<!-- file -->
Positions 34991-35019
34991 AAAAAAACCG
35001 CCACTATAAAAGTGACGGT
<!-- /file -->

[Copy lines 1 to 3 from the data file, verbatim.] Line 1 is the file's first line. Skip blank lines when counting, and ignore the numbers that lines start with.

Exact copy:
Positions 34991-35019
34991 AAAAAAACCG
35001 CCACTATAAAAGTGACGGT